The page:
Embattled Chávez makes a last stand
With its economy already weakened by falling oil prices, Venezuela’s suffering is being intensified by the actions of president Hugo Chávez, whose populism is rapidly losing all support. More conflict is likely.
Caracas is a noisy city, but the clamour there on December 10 was out of the ordinary. The bustle of commerce was drowned out by the roar of jet fighters, a show of strength from a beleaguered president. The middle classes responded by banging pots and pans in protest at their leader's policies. And the sound was heard as far away as New York, where Bear Stearns analyst Jose Cerritelli started becoming bullish on the grounds of the inevitability of what he calls "political changes". Venezuela's president, Hugo Chávez, prides himself on knowing the will of his people. The former coup leader eventually gained power democratically, on a platform of dismantling the corrupt elite and redistributing Venezuela's oil wealth to all its citizens. He succeeded in the first task but he has failed in the second. Now the population is baying for his blood.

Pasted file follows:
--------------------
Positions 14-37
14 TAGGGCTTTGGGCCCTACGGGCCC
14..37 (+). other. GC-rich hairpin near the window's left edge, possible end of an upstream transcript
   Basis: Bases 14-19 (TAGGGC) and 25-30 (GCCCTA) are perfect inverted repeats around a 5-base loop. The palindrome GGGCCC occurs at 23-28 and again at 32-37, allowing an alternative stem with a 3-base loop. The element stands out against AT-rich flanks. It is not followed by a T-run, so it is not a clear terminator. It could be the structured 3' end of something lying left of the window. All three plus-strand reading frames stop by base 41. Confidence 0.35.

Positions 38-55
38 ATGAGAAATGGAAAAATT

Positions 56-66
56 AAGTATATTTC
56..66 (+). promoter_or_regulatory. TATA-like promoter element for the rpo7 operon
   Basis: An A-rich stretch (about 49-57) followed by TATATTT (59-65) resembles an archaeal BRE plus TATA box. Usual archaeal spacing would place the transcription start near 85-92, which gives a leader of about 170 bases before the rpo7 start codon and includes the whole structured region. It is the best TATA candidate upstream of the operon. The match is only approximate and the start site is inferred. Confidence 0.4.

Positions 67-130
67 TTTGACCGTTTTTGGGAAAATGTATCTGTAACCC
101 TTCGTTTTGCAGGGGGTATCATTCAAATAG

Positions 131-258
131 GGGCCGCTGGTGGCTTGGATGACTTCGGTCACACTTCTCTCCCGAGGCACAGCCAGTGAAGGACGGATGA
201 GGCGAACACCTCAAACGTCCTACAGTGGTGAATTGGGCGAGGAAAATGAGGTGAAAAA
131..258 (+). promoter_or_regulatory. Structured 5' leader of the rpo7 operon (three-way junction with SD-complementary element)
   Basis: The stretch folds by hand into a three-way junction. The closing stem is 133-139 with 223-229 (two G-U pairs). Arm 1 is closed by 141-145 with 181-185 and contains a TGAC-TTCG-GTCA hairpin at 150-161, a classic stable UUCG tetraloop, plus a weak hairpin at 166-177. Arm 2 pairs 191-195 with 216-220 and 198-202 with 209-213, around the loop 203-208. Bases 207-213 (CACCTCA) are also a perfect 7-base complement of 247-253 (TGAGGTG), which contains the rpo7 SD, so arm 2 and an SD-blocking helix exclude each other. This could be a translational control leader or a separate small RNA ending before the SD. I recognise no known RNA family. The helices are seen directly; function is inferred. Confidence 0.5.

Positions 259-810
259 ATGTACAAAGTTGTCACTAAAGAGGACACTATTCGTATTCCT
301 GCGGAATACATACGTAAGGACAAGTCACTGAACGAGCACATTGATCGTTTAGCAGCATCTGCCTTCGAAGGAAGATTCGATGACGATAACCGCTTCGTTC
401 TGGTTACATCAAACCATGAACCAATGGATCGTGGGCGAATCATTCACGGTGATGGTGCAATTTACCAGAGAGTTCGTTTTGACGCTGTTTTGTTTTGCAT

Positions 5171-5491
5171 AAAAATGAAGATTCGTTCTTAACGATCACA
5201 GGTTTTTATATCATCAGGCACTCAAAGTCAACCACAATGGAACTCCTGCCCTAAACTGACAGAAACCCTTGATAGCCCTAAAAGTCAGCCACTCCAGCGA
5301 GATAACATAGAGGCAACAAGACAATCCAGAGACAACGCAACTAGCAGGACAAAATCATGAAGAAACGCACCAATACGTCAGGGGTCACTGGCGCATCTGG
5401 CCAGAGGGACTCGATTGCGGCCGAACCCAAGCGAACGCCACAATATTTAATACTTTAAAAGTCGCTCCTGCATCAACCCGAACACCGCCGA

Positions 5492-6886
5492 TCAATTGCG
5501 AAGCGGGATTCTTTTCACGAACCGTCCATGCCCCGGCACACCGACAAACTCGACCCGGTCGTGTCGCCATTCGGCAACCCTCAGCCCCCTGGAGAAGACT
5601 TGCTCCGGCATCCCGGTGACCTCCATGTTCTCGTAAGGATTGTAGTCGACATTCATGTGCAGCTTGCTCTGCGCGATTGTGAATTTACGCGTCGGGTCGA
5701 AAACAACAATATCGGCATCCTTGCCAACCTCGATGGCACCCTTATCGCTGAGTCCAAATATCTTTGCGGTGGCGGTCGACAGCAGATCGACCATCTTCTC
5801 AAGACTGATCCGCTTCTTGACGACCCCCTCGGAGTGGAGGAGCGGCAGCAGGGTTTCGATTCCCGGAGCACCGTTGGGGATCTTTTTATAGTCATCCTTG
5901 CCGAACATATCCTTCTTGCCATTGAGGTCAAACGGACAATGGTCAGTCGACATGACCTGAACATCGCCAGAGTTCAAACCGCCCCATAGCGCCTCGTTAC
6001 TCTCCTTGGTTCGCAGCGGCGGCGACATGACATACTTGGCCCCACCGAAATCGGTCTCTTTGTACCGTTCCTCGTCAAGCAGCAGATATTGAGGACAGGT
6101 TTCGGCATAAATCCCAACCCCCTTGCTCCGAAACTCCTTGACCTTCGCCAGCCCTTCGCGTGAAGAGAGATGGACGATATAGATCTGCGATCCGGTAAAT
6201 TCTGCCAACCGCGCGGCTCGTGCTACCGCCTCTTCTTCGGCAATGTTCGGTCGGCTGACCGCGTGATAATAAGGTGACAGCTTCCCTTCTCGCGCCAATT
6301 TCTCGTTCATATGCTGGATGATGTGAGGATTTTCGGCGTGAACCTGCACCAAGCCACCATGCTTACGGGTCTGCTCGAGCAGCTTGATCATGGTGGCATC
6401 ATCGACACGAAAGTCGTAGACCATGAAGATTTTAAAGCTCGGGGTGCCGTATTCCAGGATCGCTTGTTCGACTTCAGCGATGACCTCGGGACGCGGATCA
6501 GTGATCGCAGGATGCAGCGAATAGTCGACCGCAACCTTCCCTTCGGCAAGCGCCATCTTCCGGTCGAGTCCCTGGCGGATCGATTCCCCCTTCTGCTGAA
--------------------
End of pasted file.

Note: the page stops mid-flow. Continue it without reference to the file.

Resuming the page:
No-one in the country can imagine Chávez staying on as president for the remainder of his presidential term, until 2006; and yet no-one can imagine any way in which he will voluntarily let go of the presidency. With oil prices falling and the president becoming increasingly irascible and autocratic, Venezuela is likely to become pretty ugly in 2002.